This is inaccurate. 

You continue to assert bias rather than taking ownership of your political myopia. I don't have a political bone to pick with anyone here, and I typically stay out of the political arena. I directly addressed your post since you attempted to reinforce your overtly political point using Mississippi as an example. 

On most threads, I tend to read the first post, then skip to the last post and work my way backward. You'd know that if you had asked upfront. Instead, you've seen what you've wanted to see and responded according. Projection much?

I believe you've had plenty of time by now to read and respond to LifeLongLearning's post. And, as I said multiple times, LifeLongLearning's post was quoted in my post. You didn't even need to go to his post. His words were right there in the post that you read.

(07-20-2019, 10:49 AM)elbebopkid Wrote: Not to resurrect an old side argument, but I've lived in Mississippi for over 20 years. It's definitely agrarian and definitely rural. I believe Mississippi's poverty problems are complex. And I do believe elected government deserves its fair share of blame. It was a Dixiecrat state for a long time before the shift to red, and has been poor under both parties. I think the failure of leadership has a lot less to do with party platform or direction, and a lot more to do with corruption, graft, and a focus on power consolidation.

The economy is fairly undiversified. Aside from agriculture, the biggest sector is manufacturing. There's really no opportunities in innovation, tech, and little in finance. As such, we're stuck in this brain drain cycle. Our best and brightest leave the state in search of opportunities elsewhere, and little is done in either the public or private sector to combat this effect.

There's an easy solution to generate revenue practically overnight. Cannabis. Our soil and climate could grow it better than almost any state. Politicians will not legalize commercial growth because it doesn't play well to the conservative and religious base....but I think there's too much money to keep ignoring it much longer.

On the subject of college cost, I listened to Presidential candidate Andrew Yang on the Joe Rogan podcast, and one of his points was that college has gotten twice as expensive in the last 20 years. But as far as anyone can measure, college hasn't gotten twice as good. Nor have the costs actually been sunk into actual curriculum or instruction. Instead, it's almost all gone to bloated administration staff and costs. Yang proposed that if the federal government created a mandate that administrative costs must be below a certain threshold, or else the college in question will not be eligible for federal aid, they would cut them back down to early 90s level pretty quickly. I found that to be an intriguing idea.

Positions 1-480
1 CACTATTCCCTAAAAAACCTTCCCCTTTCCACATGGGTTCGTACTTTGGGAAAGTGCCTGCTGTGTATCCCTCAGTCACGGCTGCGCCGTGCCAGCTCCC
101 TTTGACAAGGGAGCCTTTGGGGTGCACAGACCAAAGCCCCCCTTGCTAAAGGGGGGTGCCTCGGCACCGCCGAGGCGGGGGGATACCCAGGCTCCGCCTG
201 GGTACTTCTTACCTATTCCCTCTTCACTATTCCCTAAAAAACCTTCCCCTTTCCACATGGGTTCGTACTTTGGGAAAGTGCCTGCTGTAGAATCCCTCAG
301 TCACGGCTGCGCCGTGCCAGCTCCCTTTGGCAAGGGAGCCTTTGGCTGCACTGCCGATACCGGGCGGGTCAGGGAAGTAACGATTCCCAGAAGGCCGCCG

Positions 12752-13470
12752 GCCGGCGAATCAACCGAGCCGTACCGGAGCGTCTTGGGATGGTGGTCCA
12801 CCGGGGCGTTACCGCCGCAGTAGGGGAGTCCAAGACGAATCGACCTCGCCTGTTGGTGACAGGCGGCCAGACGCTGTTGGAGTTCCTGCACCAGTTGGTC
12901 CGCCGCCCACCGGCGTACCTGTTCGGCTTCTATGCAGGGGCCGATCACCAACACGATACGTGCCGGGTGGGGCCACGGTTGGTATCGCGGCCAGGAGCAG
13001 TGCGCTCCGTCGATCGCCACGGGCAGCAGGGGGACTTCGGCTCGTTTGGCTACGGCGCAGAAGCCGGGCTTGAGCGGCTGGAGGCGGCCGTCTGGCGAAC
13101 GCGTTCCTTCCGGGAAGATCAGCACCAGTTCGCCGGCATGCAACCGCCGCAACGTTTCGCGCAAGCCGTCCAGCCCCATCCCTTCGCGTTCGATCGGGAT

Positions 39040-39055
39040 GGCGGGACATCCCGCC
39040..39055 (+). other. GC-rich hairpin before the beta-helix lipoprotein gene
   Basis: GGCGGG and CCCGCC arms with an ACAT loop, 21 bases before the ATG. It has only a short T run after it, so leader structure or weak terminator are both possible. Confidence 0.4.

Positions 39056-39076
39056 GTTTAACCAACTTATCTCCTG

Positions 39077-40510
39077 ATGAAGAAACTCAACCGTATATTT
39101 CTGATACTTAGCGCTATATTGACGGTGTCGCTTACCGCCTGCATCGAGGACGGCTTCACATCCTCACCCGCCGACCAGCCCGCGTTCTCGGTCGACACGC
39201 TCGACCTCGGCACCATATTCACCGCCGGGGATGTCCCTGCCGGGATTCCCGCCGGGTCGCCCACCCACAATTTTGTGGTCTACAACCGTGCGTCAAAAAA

I believe if the federal government makes more money available for students, colleges will simply raise tuition accordingly and pocket more money. I believe the unlimited federal money supply has contributed to the high cost of college in the first place. If colleges received no federal aid money via students, and simply had to compete for tuition dollars the same way private companies compete for consumer dollars, tuition might be at record lows now. (But at what cost educationally?)

The problem with "free" college to me raises issues of barrier to entry. With no barrier to entry, you have far more people enrolled than can be reasonably served. The logjam in California would be common and probably worse everywhere.

If cost is removed as a barrier for entry, it might be replaced with higher bars for acceptance. In that case, only the top students (which also happen to often correlate with students who come from families with the most resources) would get in. We might wind up exacerbating existing socioeconomic disparities.

The only way to make college "free" in my opinion would be to radically rethink what college education is and how it is provided and re-engineer it to look more like four more years of high school. There wasn't always free public school in this country. It's not unreasonable to assume one day there will be universal public higher education. Will it make college the new High school diploma? Absolutely. Is that actually a bad thing? I don't know.

I don't know what the answers are. I just know the current situation is not really sustainable.

People tend to focus only on fiscal and monetary policies when it comes to economic issues, but economics is a social science. Human behavior has to be factored into why things are the way they are. Culturally, Mississippi is still in the 1800s along with several other states in the Deep South. Coincidentally, the two most racist regions in the U.S. just happen to be the poorest: the Rustbelt and Deep South. As evidenced by Texas, North Carolina, Virginia, and Georgia, it's not impossible for a former slave/agrarian/Confederate state to diversify its economy. Mississippi is just so culturally backward and anti-intellectual that it doesn't have to ability to get out of its rut.